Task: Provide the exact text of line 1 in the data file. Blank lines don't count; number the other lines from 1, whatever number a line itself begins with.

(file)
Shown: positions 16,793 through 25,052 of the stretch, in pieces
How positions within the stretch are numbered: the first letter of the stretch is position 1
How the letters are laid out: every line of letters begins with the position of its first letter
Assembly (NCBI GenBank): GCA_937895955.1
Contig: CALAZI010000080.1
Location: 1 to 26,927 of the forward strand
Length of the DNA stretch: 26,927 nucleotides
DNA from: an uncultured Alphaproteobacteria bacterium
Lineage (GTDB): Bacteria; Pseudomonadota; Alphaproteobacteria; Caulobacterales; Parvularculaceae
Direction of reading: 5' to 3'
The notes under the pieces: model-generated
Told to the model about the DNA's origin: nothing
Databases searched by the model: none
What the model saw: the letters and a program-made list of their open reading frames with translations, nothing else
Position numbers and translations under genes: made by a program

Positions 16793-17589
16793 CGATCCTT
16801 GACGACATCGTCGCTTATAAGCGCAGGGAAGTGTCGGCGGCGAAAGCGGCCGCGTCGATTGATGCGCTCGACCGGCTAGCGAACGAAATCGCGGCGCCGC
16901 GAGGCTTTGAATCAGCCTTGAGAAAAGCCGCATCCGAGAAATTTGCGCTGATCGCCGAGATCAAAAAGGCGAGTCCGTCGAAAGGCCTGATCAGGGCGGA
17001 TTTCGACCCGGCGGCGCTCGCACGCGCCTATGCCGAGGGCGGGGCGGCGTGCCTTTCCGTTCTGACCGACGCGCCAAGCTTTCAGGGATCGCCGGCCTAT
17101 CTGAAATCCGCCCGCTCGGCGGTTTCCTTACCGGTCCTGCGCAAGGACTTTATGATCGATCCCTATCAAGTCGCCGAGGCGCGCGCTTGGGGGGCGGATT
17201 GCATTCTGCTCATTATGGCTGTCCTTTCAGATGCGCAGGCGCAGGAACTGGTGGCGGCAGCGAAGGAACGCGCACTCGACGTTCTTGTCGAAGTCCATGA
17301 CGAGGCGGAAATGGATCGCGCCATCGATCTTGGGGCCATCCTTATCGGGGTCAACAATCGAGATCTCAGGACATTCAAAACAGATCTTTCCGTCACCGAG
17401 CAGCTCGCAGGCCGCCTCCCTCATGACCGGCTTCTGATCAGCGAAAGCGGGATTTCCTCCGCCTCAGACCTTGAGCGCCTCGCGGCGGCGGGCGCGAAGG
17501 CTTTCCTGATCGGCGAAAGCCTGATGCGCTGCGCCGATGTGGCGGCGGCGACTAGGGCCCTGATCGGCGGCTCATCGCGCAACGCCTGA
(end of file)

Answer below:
Shown: positions 16,793 through 25,052 of the stretch, in pieces